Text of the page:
- Ruthlessly (paragraph 2): cruel or merciless. There are a few context clues in the paragraph to help students determine the meaning of the word. The term itself describes the bite of the squirrel, and then in the same sentence it also says the squirrels' bloody bodies are left to rot.
- Bloodsport (paragraph 4): the act of shedding blood. Students need to use the context clues found in the sentence the word is found in. it mentions how the prairie dogs are "killing competitors without eating them” and then mentions “having a taste for bloodsport."
- Fanatical (paragraph 7): obsessively concerned or involved with something. Students should use the word devotion as a clue to help determine the meaning of the word. In paragraph 8, the text describes how the researchers were observing prairie dogs for four months of the year and would watch them all day.
- Gnaw (paragraph 21): to bite or chew. Students should use the context clues found in the paragraph to determine the meaning of the word. Not only does it describe the prairie dog as gnawing on the squirrel’s chest, but it also says it will nibble on their brains.
How will you check for student understanding? (Formative Assessment)
1. Teachers can check students’ understanding by collecting students’ completed note-taking guides, checking their work, providing written feedback, and possibly grading the assignment. Or, teachers can have students share their responses and the teacher can provide verbal corrective feedback, allowing students to make corrections to their work during the discussion.
2. Teachers can use this sample answer key to help them assess students’ answers (begins on third page of document).
3. For discussion of students’ answers to the defined vocabulary words, teachers are encouraged to not only ask students to explain the meaning they determined for a word, but the strategy they used to arrive at that meaning. This will allow the teacher to give alternative suggestions on ways the student could have arrived at the correct meaning of the word.
Common errors or misconceptions to anticipate and how to respond:
1. Students often believe that if animals are labeled herbivores, they will not vary from this diet. Explain to students that the distinction is not always clear cut, and there are multiple examples of herbivores observed feeding on meat. Teachers may wish to explore this topic in more detail. This link accesses a BBC site discussing the feeding habits of the hippo.
2. Inform students that the ground squirrel and the prairie dog are in the same taxonomic class Rodentia but differ at the family level.
Independent Practice: What activities or exercises will students complete to reinforce the concepts and skills developed in the lesson?
Provide each student with a copy of the text-dependent questions to complete. Students should be reminded to continually refer back to the text and to use relevant and specific evidence from the text to support their answers.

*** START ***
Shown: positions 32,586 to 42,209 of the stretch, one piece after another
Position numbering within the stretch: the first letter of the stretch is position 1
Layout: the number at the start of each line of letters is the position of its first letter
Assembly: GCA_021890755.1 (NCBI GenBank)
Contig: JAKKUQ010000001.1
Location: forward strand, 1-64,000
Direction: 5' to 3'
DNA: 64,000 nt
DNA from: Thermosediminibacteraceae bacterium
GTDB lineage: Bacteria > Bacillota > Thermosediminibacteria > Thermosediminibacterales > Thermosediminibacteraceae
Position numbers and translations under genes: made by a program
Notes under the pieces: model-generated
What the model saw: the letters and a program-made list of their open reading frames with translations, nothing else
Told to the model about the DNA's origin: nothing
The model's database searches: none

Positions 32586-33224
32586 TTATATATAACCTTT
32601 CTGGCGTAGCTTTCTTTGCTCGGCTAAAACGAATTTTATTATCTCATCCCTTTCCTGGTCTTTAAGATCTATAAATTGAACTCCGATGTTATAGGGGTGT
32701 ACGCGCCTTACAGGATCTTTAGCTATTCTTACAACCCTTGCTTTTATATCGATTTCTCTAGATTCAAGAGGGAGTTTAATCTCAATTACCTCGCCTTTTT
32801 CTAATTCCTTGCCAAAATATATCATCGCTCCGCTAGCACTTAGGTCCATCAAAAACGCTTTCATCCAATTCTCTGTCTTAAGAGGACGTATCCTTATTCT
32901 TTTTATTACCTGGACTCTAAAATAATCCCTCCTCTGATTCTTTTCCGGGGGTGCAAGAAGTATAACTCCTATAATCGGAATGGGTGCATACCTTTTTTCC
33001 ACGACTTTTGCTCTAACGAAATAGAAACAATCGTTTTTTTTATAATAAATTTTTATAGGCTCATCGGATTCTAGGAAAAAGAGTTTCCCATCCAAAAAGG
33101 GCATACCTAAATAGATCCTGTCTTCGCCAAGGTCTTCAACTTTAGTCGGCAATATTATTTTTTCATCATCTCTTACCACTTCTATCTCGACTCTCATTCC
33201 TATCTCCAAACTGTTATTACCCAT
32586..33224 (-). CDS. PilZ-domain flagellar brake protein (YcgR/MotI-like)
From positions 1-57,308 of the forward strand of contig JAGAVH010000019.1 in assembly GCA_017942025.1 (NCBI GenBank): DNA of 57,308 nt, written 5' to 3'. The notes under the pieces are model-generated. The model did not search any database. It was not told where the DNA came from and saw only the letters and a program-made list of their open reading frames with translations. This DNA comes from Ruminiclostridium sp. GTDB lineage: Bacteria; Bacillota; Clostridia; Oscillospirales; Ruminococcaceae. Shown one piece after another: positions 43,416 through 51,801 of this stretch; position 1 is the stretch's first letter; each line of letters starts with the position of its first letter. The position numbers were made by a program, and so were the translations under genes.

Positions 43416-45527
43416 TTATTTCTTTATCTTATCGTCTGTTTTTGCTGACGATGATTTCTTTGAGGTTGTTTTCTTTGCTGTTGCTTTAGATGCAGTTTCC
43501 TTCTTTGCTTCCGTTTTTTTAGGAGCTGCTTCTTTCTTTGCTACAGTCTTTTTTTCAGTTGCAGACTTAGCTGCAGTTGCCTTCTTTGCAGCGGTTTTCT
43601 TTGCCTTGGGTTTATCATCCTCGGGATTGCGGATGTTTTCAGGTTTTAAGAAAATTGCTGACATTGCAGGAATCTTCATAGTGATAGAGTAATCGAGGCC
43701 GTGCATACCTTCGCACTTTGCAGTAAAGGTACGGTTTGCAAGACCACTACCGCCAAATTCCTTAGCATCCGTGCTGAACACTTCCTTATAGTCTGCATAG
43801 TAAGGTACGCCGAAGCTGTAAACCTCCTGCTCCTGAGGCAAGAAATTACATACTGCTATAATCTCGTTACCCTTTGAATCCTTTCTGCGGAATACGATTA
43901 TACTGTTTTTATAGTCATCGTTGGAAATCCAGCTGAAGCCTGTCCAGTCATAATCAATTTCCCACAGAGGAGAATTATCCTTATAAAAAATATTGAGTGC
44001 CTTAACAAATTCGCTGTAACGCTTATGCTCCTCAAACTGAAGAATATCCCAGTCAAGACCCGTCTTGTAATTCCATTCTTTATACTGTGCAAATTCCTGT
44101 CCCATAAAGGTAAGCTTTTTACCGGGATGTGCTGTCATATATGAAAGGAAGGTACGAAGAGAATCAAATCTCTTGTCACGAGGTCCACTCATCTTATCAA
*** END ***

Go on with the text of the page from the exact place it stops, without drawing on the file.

Formative Assessment (How will teachers check for student understanding?):
1. Teachers can check students' understanding by collecting their answers to the text-dependent questions, checking their work, providing written feedback, and maybe grading the assignment. Or, teachers can have students share out their responses and the teacher can provide verbal corrective feedback, allowing students to make corrections to their work during the discussion.
2. Teachers can use this sample answer key to help them assess students' answers (begins on third page of document).
Common errors/misconceptions to anticipate and how to respond: See the answer key for the text-dependent questions.
Closure: How will the teacher assist students in organizing the knowledge gained in the lesson?
1. Before students complete the writing assignment for the summative assessment, review the responses to the text-dependent questions completed earlier by the students. Make sure the misconceptions are corrected and the key points (as found in the sample answer key) are discussed.
2. After students' written responses have been graded and returned with feedback, teachers might wish to use the provided sample response with the class. Students who are struggling writers can benefit greatly from seeing a well-organized, detailed written response. The teacher can show the sample response on an overhead or with an LCD projector and discuss some of the following:
- How the topic is introduced in the opening sentences of the introductory paragraph; have students identify the main point of the piece. Brainstorm with students other ways the writer could have opened the piece.
- Have students examine each of the body paragraphs and explain how each supports the main point of the piece.
- Have students identify where the writer effectively uses textual evidence from the article for support of his or her points.
- Have students identify the use of transition words or phrases that make the ideas flow.
- Ask students to identify where domain-specific vocabulary is used accurately and effectively.
- Have students read the final paragraph to see how the writer wrapped up the piece and connected back to the main point established in the introduction.
1. Ask students to respond to the guided questions in small groups. Allow approximately 5-10 minutes. Have students share their thoughts with the class. Use this time to answer any remaining questions and clarify misconceptions.
1. Students will individually respond to the writing prompt. They should be directed to respond with a multi-paragraph response with a clear introduction, body section, and conclusion. They should refer back to the text as they construct their response.
2. Provide students with a copy of the rubric and go over it with them so they will know how their written response will be assessed.
3. Go over the following writing prompt with students and make sure students understand what the prompt is asking them to address:
- Using evidence from the text to justify your answer, explain why the murderous behavior John Hoogland observed in the white-tailed prairie dog is considered unique among mammalian herbivores, and discuss the implications of his research.
4. Teachers will use the rubric to assess students' written responses.
Specific suggestions for conducting Formative Assessment can be found in the Guided Practice and Independent Practice phases of the lesson where it says, "How will you check for student understanding?"
Feedback to Students
Specific suggestions for conducting Feedback to Students can be found in the Guided Practice and Independent Practice phases of the lesson where it says, "How will you check for student understanding?"